Tim Henman's familiar descent from hero to zero in Melbourne over the weekend made even his admirers wonder if the British No 1 really has what it takes to win a major championship, or if three losing semi-finals at Wimbledon will be as good as he gets.
My boss, an enthusiastic club hacker who envies Henman's elegant style, said on the eve of Friday's "Battle of the Britons" that while he would like to see Henman win the third-round match, he had more faith in Greg Rusedski's capability of winning the tournament.
This view, while partly based on the fact that Rusedski, unlike Henman, had competed in a Grand Slam final, at the 1997 United States Open, and had won an ATP Masters Series tournament, defeating Pete Sampras in the final of the Paris Indoor event in 1998, was rooted in Henman's fallibility over the long haul.
Henman's knack of building up his critics to knock him down prevailed. An almost flawless display of confidence and consistency against Rusedski, who was left cursing the umpire and the injustice of losing in four sets after playing reasonably well, was followed by yesterday's depressing let-down against Jonas Bjorkman, whose straight-sets win took him through to a meeting with Thomas Johansson, a Swedish compatriot, in the quarter-finals.
Bjorkman's tennis was as inspired as Henman's was flat, and the gulf in confidence grew as the match progressed. Henman, whose calm, steady serving had frustrated Rusedski, double-faulted on the first point against Bjorkman, and his nervous start emboldened the 29-year-old Swede, one of the best returners of serve in the game. Henman's volleying, which had stretched Rusedski, was suspect at crucial moments – such as one he netted when serving for the second set at 5-3. When the second set went to a tie-break, Bjorkman became edgy after winning the opening exchanges, only to end Henman's prospects of levelling the contest by producing breathtaking shots. Most memorable was a leaping smash return, Henman having cracked the ball within Bjorkman's range. It was not long before the 27-year-old from Oxford was packing his rackets at the end of his 28th Grand Slam event.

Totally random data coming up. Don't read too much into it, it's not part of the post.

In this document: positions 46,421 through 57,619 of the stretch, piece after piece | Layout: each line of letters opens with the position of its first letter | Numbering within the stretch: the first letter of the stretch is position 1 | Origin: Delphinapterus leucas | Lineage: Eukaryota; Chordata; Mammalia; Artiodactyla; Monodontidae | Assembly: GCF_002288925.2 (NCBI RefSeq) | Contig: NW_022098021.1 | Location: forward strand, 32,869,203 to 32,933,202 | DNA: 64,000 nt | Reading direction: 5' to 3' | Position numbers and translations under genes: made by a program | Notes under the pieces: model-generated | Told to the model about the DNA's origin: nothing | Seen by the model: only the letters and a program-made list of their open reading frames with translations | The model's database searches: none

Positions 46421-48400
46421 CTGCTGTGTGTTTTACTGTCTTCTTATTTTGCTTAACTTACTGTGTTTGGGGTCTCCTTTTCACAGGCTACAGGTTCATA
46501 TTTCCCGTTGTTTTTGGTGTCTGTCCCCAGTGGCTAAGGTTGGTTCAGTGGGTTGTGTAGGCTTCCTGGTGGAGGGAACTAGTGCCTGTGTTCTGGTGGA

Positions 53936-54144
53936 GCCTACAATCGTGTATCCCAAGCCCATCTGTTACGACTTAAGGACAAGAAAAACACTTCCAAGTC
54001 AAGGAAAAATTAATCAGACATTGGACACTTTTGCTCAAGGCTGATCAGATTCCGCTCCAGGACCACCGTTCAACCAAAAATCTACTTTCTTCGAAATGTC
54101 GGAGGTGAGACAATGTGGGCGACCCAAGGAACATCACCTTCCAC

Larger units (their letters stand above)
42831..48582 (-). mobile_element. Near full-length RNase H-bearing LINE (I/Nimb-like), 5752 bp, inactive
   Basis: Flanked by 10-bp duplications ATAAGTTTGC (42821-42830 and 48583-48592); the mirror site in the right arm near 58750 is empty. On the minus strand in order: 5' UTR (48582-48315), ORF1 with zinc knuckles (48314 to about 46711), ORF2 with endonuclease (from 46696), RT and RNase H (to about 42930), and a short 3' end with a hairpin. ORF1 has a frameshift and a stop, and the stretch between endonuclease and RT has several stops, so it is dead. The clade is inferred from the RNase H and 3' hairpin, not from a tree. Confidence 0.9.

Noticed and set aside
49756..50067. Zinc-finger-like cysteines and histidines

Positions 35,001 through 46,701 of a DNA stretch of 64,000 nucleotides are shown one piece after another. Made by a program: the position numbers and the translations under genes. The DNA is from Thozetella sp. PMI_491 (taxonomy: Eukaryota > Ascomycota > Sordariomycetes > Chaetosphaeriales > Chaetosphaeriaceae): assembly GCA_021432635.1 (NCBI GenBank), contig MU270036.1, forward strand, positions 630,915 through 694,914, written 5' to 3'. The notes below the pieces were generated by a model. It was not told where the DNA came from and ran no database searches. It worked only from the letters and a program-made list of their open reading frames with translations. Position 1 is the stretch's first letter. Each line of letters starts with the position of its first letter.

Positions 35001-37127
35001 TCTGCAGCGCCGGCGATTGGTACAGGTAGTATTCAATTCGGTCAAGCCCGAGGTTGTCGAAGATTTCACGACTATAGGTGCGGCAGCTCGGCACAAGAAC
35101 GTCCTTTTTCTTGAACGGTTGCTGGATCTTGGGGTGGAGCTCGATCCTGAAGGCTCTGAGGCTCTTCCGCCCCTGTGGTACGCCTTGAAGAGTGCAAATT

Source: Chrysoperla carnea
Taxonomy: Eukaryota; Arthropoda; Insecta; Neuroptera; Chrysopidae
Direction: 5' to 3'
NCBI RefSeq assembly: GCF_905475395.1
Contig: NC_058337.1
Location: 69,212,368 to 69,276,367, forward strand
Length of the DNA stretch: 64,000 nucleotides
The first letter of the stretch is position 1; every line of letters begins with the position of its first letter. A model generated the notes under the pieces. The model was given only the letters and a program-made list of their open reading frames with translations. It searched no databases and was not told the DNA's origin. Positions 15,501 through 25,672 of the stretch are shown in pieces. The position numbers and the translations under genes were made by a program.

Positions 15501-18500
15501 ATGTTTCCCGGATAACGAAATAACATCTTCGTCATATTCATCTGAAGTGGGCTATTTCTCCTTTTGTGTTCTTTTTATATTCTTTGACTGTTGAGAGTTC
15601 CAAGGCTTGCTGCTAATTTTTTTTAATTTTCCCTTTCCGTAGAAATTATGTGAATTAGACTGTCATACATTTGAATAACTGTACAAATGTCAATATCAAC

Away from Wimbledon, where Henman has reached three semi-finals and two quarter-finals in eight campaigns, he has yet to advance beyond the fourth round. This is compelling evidence for those who contend that while Henman may be the finest British-born player for generations, he is not a born winner and will always fall short of emulating Fred Perry which means that Britain's glory in men's tennis will continue to gather dust in the archives of the 1930s.
Few players have Henman's racket skills and nimble movement, so is there a flaw in his make-up when he competes at the highest level? It cannot be said that he always falls against the best known players. Some of his major defeats have been to comparative unknowns. During the nine years that Henman was coached by David Felgate it was often said that a more experienced mentor was needed to eliminate the errors on his serve and forehand and to improve his levels of concentration and consistency.
Six months into Henman's association with Larry Stefanki, an American who has coached, among others, John McEnroe, Marcelo Rios and Yevgeny Kafelnikov, there were signs that the bad habits were being eradicated. Was it only last Friday that the quality of Henman's performance in defeating Rusedski for his eighth consecutive win of the season drew comparisons with Stefan Edberg in some quarters (including this one)?
Your correspondent has witnessed the fragility of Henman's game often enough to guard against wild assumptions, whether he happens to be the highest surviving seed in a tournament, as happened in Melbourne last week, or the top seed, as in Adelaide, where he won the opening event of the year. But class will tell, and I would not be surprised if the disparate parts of Henman's game and psyche finally fall into place at Wimbledon this year.Reuse content